Bangladesh poised to defeat kala-azar with responsive health system
Technical expertise, political commitment and community mobilization contribute to historic drop in number of new cases
13 June 2014 | Geneva
Dismissed as insurmountable a decade ago, elimination of one of the most complex neglected tropical diseases – visceral Leishmaniasis, also known as kala-azar – is on track in Bangladesh.
During the past 5 years, more than 15 000 cases have been diagnosed and treated in a country where detection had until recently been a challenge. In 2013, a total of 1284 cases were reported to WHO compared with 4293 cases in 2009, a reduction of more than 70% in the number of new cases reported annually.
“We used every available means to engage the public to help us get down to detecting the maximum number of cases in endemic upazilas (sub-districts),” says Professor Be-Nazir Ahmed, Director of the Directorate General of Health Services in the Ministry of Health and Family Welfare. “We combined active case searches, treatment and vector control strategies, and our strategy is working.”
Kala-azar is caused by protozoan parasites transmitted to humans through the bites of infected female sandflies. The disease is fatal if left untreated and affects the poorest populations in endemic countries.
Every year, around 300 000 people develop visceral Leishmaniasis. WHO estimates that 20 000–30 000 people die from the disease worldwide. More than 90% of new cases occur in six countries: Bangladesh, Brazil, Ethiopia, India, South Sudan and Sudan.
To eliminate visceral Leishmaniasis in the Indian subcontinent where the disease is endemic, the Ministers of Health of Bangladesh, India and Nepal have shown unprecedented political commitment by signing a Memorandum of Understanding in 2005 during the World Health Assembly in Geneva, Switzerland.
This document calls for aggressive action to decrease the incidence of the disease to below 1 case per 10 000 inhabitants per year in endemic areas at sub-district level by 2015.
Political commitment, access to improved antileishmanial medicines, a strong national control programme combined with a robust surveillance system and integrated vector control are crucial in achieving this goal.
“WHO encourages countries to implement a combination of measures that include enhanced case detection and prompt treatment with quality-assured and safer medicines,” says Dr Daniel Argaw Dagne, Medical Officer in charge of WHO’s Leishmaniasis programme. “Sustained integrated vector control, effective disease surveillance and community mobilization are absolutely essential to tackle the condition.”
Case management and improved access to safe, quality-assured medicines
Diagnosis of kala-azar in Bangladesh is based on clinical assessment and a recombinant antigen (rk39) rapid diagnostic test. Miltefosine was introduced in 2007 as a first-line oral treatment to replace the pentavalent antimonial (sodium stibogluconate) that had been used for decades in Bangladesh as the sole treatment against kala-azar and post-kala-azar dermal Leishmaniasis.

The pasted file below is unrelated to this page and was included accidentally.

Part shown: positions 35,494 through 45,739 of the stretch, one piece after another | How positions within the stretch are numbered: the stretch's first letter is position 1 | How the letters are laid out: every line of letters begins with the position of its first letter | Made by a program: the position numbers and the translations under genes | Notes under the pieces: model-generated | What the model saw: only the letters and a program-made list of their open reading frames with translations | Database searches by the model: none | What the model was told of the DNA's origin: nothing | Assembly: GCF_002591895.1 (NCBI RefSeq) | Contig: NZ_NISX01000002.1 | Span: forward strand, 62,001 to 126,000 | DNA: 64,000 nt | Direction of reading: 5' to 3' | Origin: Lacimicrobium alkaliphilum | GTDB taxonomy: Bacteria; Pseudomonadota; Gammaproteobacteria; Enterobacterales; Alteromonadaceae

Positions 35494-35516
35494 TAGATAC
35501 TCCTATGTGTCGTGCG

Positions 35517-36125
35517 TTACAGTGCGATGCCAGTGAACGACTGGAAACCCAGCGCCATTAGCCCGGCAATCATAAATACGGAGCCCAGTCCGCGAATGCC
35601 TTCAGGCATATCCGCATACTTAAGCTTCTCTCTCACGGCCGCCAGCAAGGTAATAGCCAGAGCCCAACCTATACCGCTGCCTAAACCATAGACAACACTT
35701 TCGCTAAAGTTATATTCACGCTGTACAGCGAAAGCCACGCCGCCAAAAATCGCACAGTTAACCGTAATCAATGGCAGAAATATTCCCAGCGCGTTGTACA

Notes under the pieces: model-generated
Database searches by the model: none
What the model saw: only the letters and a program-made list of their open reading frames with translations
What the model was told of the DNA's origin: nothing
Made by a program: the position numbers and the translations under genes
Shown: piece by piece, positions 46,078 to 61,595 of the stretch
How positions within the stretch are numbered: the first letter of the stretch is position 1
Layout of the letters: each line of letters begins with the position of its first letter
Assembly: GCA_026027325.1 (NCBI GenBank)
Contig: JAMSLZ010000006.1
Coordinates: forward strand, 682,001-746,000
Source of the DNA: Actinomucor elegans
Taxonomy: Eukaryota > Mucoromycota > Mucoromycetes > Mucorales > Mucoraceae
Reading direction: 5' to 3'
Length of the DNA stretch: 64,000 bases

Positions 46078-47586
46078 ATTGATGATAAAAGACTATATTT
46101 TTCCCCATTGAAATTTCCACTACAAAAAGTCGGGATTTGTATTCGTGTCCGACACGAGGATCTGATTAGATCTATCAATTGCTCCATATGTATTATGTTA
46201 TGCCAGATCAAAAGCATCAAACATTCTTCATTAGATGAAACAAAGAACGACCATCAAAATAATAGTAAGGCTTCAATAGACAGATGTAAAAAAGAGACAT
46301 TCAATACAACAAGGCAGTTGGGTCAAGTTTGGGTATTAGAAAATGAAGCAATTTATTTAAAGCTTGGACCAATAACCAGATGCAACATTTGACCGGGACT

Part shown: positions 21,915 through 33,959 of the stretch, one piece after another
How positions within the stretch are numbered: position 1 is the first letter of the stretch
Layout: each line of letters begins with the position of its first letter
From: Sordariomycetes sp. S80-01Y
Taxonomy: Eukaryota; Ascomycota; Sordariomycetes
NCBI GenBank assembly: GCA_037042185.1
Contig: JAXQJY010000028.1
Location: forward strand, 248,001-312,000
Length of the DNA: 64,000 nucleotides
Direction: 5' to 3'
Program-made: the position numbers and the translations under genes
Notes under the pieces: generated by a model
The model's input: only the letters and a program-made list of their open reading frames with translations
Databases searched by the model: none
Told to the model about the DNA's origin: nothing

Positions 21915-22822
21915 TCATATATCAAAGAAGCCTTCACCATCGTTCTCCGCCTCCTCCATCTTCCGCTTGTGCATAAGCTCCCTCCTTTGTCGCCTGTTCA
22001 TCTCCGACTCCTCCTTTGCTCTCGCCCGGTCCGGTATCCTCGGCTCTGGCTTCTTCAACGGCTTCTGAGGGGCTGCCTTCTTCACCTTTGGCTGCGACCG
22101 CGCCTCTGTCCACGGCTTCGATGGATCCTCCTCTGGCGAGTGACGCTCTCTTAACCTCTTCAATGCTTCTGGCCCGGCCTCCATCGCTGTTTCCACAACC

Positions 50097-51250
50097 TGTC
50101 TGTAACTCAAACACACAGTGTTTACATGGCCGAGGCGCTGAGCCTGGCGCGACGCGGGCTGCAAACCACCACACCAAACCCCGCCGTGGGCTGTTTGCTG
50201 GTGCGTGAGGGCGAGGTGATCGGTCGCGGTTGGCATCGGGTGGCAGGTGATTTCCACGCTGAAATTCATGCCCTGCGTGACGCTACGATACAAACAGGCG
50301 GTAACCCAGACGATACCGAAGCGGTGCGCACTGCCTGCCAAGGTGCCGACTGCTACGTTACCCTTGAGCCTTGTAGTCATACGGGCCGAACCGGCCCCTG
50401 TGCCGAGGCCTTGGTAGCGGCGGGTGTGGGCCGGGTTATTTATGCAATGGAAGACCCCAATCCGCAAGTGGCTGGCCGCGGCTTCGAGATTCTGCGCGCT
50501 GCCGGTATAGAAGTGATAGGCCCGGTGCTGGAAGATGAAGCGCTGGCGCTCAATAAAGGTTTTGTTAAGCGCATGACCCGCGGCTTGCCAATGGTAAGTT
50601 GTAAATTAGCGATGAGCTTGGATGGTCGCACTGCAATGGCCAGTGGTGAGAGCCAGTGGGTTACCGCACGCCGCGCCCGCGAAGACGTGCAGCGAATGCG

With WHO support and collaboration from the Ministry of Health and Family Welfare, the International Centre for Diarrhoeal Disease Research of Bangladesh conducted a feasibility study in 2011 and 2012 on the safety and efficacy of single-dose liposomal amphotericin B (AmBisome) at a dose of 10 mg/kg. This led to a revision of the treatment policy and the introduction of single-dose liposomal amphotericin B in the districts of Fulbaria and Trishal.
The study followed a recommendation by a WHO Expert Committee that liposomal amphotericin B can be used as a first-line treatment during the attack phase of the visceral Leishmaniasis elimination programme in South-East Asia.
WHO has since continued to provide overarching technical and financial support to Bangladesh. Funds from the United Kingdom Department for International Development and AmBisome donated from Gilead Sciences have contributed to advancing Bangladesh’s elimination programme.
Integrated vector control
Bangladesh has used two classic vector control tools as part of its integrated vector management: spraying residual insecticides and distributing insecticide-treated nets.
With community support, Bangladesh has used an innovative approach of spraying larvicides in potential breeding sites of sandflies around residential homes. Furthermore, the country has managed regular residual spraying of homes in all of its eight hyper-endemic upazilas since 2011, during pre-monsoon and post-monsoon seasons.
During 2012 and 2013, over 110 moderately endemic upazilas were sprayed and more than 20 000 long-lasting insecticide-treated nets were distributed under close monitoring and supervision.
Social mobilization, community involvement and capacity strengthening
In endemic areas of Bangladesh, health-care personnel and volunteers have conducted active case searches and extensive health awareness campaigns, resulting in improved awareness of conditions associated with the disease, the best methods of prevention and the need to seek medical treatment as early as possible.
To sustain achievements, Bangladesh’s national Leishmaniasis control programme has focused on capacity strengthening as the cornerstone of its elimination strategy.
With the support of WHO and other partners, different categories of health professionals involved in various levels of interventions have been trained.
Reaching the end
Defeating kala-azar is a task that involves challenges. These include early detection of all kala-azar and post-kala-azar dermal Leishmaniasis cases, improved treatment for post-kala-azar dermal Leishmaniasis cases, and presentation for and compliance with treatment.
The most important challenge is to maintain a high level of commitment and motivation of health workers against a disease that is fast disappearing.